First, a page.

An astronaut turned NASA executive calls it a career

In 38 years at NASA, today’s Federal Drive guest has done lots of things. As an astronaut, he flew three space missions, commanding two of them. He oversaw retirement of the Space Shuttle. He rose to associate administration, the number three ranking person at NASA. Now he’s retiring. That was more than enough to get the Federal Drive with Tom Temin to offer this extended interview to Bob Cabana.

Interview Transcript  

Tom Temin Is it safe to say that it’s unusual for someone who was an operational type of person, actual astronaut, to rise into the managerial ranks this high at NASA?

Bob Cabana No, we actually had Admiral Dick Truly arise to be NASA administrator. And so Charlie Bolden, NASA’s administrator, also an astronaut. So we’ve had a number of astronauts in senior leadership positions at NASA.

Tom Temin Could that be one reason that NASA has consistently high scores in the federal employee viewpoint survey is because the mission and the idea of what you’re actually doing stays high in the ranks of leadership as opposed to management from some sort of an academic standpoint or business standpoint.

Bob Cabana I think there’s some truth to that. My belief is we’re number one on the Employee Viewpoint survey, 11 years in a row, because of the mission that we have. We have a meaningful mission that’s really important not just to our nation, but for humanity. But more importantly, I believe it’s how we treat our people. We have what we call a NASA family, and we really look after our team in one another in creating that environment, along with the mission, being focused on doing something that’s really important, where everybody has a role to play, it makes it a little easier to be the best.

Tom Temin Sure. And I like to think of people in terms of cohorts sometimes, because in the coverage we’ve been doing and what I’ve been covering for 30 years in the federal government. You have 1102, say, contracting officers. That’s a cohort where people that are CIOs. One of the rarer or more rarefied cohorts is people that have flown in space. And I don’t know how many there are of you, probably just a couple of hundred, really, when you add it all up. Is that a cohort from your standpoint? And what kind of cohort do you have on an ongoing basis? For those that did actually fly in space?

Bob Cabana Actually, it’s over 500 now. As a matter of fact, when I flew my first flight back in 1990, I turns out I was the 211 human to fly in space. But we do get together through various professional societies as well as we have an annual astronaut reunion that usually takes place down here in Houston in the December timeframe every other year. The Association of Space Explorers, many of us are members of that. They have an annual Congress where we get together, and that’s international, not just U.S. astronaut reunion as it is here in Houston. So, yeah, absolutely. We get together and I think all the astronauts they’re concerned about the future. They want to see us take care of our planet. They want us to see us continue to explore and expand beyond their home planet.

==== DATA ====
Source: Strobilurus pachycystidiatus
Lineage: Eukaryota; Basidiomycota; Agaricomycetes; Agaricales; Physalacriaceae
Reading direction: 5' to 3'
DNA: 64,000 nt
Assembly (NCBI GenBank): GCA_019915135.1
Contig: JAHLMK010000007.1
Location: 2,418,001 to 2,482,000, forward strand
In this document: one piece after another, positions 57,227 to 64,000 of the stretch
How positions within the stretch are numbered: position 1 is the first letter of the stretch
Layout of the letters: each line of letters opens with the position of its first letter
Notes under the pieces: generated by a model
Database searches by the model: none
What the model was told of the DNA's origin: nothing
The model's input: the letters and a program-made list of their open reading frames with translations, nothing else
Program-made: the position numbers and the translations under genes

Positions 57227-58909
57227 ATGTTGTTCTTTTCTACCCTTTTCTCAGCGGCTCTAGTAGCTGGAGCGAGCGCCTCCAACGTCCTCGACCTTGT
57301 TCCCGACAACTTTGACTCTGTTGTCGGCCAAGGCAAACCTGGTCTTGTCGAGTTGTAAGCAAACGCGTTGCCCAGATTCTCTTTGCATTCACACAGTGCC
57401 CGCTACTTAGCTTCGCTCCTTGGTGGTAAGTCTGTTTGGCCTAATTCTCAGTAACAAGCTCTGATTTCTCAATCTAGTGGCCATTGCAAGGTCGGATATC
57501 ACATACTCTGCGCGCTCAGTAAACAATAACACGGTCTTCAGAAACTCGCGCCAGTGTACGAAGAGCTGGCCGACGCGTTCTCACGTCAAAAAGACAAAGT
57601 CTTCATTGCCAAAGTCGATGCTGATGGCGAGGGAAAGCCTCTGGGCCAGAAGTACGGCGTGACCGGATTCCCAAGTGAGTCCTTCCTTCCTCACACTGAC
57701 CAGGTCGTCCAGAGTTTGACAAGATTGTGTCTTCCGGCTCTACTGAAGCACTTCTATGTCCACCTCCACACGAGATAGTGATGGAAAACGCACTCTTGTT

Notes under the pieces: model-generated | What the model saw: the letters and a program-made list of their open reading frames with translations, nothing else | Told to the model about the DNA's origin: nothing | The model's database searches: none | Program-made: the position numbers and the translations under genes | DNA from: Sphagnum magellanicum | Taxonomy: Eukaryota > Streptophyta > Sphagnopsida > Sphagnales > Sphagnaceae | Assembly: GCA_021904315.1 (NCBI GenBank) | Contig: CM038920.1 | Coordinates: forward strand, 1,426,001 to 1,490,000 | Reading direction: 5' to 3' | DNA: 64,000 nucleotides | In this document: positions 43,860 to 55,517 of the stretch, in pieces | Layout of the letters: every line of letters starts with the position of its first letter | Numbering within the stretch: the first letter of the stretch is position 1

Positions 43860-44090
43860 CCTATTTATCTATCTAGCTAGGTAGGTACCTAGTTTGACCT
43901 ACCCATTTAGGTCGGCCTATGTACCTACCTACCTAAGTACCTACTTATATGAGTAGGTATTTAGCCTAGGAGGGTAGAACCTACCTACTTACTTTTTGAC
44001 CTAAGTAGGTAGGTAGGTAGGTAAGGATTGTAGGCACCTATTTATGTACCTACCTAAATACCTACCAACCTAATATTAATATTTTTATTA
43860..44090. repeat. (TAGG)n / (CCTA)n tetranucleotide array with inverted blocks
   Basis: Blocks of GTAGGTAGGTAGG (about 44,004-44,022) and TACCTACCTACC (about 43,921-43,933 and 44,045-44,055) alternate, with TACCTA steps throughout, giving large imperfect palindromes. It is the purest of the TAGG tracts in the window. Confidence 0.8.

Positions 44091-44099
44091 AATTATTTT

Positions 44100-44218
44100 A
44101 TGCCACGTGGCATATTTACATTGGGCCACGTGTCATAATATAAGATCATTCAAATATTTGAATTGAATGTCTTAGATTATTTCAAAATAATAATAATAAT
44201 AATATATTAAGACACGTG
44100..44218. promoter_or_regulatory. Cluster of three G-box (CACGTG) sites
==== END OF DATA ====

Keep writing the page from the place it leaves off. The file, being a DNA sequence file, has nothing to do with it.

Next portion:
Tom Temin And I’ve always wondered someone having flown in space, do you feel that it changed you in some way? I’ve always been a little disappointed with how reticent, like Neil Armstrong was about his experience and being the first man on the moon, as you know, no mean thing. And yet he didn’t talk about it much and was reticent about what psychological or perspective changes that might have produced. So my question is, does it change a person to have flown in space, even if not to the moon?

Bob Cabana Well, I think it definitely offers you a different perspective on our on our planet. And Neil is one of the finest gentlemen I’ve ever known more than an astronaut. He was a test pilot. And he loved being a professor and teaching and sharing his knowledge. But I think from an astronauts perspective, one of the things that stands out most when you look down on the earth from low-Earth orbit is the fragility of our home planet. When you see the atmosphere, this thin, little hazy line that is protecting us from that harsh void of space, he looks kind of fragile. The other thing that you notice is you don’t see the boundaries between countries. You just see this is Spaceship Earth, this one planet that we all live on that we have to take care of. And I think that’s really important. You see back when the rainforest was being burned off, you could see the plumes from all the fires. And it’s just it gives you a unique perspective. That overview effect that people talk about is real. I just believe that we need to learn to work together to take care of our home planet and to ensure that we have a sustainable future.

Tom Temin We’re speaking with Bob Cabana. He’s associate administrator of NASA, retiring at the end of December. And what was your decision process for staying with the agency after retiring from flight? Because people do go on to a lot of other things. You, as you mentioned, a few others have stayed with NASA. What was your motivation?

Bob Cabana Absolutely. Well, so first off, the first 15 years of my 38 years at NASA was as an active duty Marine being selected to be an astronaut. About half the astronaut corps is active duty military. And NASA reimburses [Department of Defense (DoD)] for paying allowances. And I was a colonel in the Marine Corps, and approaching my 30 year mandatory retirement at being a general officer. And I’d had offers to do a lot of different things. But at that time, I was working as the manager for international operations for the space station program. And I wanted to see that through. I wanted to see us continue to build the International Space Station, see it through to completion, to be part of all the amazing things that NASA was doing. And I felt that I could do that best by staying with NASA. So I retired from the Marine Corps and moved into this senior executive service and in a leadership position. And then continually got asked to take on positions of greater responsibility.